In honour of Rapatahana’s Ternion, I was tempted to work the word “Quaternion” into the title of this review until I realised that it would immediately put people to sleep. Myself included. Despite this unevocative border wall of a title, the poems found here are rewarding and fun to read for the most part. Some of the difficult typography is “pa in fu”—especially when this technique is applied to literally demonstrate the meaning of words, e.g. “w i d e” and “dis conn ect ed.” It seems so very unnecessary. This is perhaps due to the fact the Rapatahana seems to distrust language—especially English—as an instrument of colonialism. Yet, as a poet, you have to trust in language. Any language. And there is quite a range of languages present: English and Maori mostly, with some Tagalog, Cantonese and French sprinkled in. Where the poems let themselves down is when they founder in too much self-awareness. For example, poems about the struggle to write poetry are a doomed genre to begin with. The diction is often confusing due to the abundance of languages spliced with simple colloquial English which is punctuated with surprisingly complex words. For all the creative typography—creating shapes, bizarre gaps and unexpected line endings—it does not reach the level of graphic art. The words, even as they are dissected and tied down at carefully spaced intervals to become images, are bound to the rigid formulas of typesetting regardless of how they writhe under its constraints. This bird soars the highest so far, but we haven’t yet left the jet stream.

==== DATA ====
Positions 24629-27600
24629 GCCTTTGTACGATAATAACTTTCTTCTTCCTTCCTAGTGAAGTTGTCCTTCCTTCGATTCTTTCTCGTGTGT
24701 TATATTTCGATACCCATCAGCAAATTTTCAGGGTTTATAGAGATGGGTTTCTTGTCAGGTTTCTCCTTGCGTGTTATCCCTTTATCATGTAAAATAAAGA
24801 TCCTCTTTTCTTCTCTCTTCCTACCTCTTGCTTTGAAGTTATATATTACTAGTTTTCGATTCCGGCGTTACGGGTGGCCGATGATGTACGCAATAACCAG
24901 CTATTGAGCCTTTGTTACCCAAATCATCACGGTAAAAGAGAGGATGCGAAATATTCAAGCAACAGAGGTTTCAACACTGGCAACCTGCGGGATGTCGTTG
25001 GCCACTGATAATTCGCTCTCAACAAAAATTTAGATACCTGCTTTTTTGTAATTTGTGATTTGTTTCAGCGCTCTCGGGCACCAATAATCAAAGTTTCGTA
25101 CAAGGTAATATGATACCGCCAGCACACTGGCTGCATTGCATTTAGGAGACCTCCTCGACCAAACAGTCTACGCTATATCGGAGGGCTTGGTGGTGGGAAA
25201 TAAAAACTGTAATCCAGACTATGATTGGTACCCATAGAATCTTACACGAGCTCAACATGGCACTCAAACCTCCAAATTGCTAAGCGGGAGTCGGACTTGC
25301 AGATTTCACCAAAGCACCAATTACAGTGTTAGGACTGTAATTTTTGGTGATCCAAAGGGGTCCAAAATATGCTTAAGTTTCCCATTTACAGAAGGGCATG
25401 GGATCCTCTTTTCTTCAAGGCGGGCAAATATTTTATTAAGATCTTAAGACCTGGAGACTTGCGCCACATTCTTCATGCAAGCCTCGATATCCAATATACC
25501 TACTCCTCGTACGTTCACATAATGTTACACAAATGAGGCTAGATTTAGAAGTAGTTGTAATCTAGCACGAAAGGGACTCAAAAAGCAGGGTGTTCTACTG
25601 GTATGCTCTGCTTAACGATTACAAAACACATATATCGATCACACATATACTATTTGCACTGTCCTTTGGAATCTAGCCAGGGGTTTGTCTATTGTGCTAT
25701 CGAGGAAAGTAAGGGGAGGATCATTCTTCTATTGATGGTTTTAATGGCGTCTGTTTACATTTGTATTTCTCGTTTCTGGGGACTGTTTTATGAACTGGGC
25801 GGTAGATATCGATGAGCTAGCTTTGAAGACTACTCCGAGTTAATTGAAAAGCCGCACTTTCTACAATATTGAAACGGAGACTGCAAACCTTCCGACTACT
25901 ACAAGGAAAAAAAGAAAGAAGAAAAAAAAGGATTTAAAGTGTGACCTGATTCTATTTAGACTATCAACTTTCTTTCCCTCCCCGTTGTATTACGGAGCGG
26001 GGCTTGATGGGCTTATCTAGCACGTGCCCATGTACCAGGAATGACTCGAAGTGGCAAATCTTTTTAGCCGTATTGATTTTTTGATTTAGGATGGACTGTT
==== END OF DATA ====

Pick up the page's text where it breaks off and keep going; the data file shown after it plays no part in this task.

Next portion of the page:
When hatch comes to jump, Disney’s Either, Orpheus flies the highest of this flock. It is also by far the most ambitious and referential. The typography is literally flying all over the place—upside down, flow-charted, backwards … you name it. The text is pushed into the boundaries of graphic art, making the reader struggle to read the words but enjoying the beauty and playfulness of the design simultaneously. Rainer Maria Rilke, Søren Kierkegaard and John Cage are the guiding stars for this high-flying fowl. Inside the text gracefully curves, dances and falls before us in delightful ways as readers enjoy the book’s infectious energy. The humble topic of this collection seems to be Everything, Nothing. The book is speckled with delicious aphorisms that reward even the hastiest flight. Orpheus would be proud. Despite all the books erudition and the difficulty of reading the wayward lines, the text is surprisingly accessible and enjoyable. And it could so easily not be. Perhaps, that is what makes this volume so impressive: the artful craft and joie de vivre of its creation. You can be sure this bird walks a tight rope, and it’s worth following along—if you are not afraid of heights or falling syntax.
Stephanie Studzinski is a PhD student in Literary Studies at the Chinese University of Hong Kong. She is also a surrealist painter and carpenter whose works can be found at elucious.com.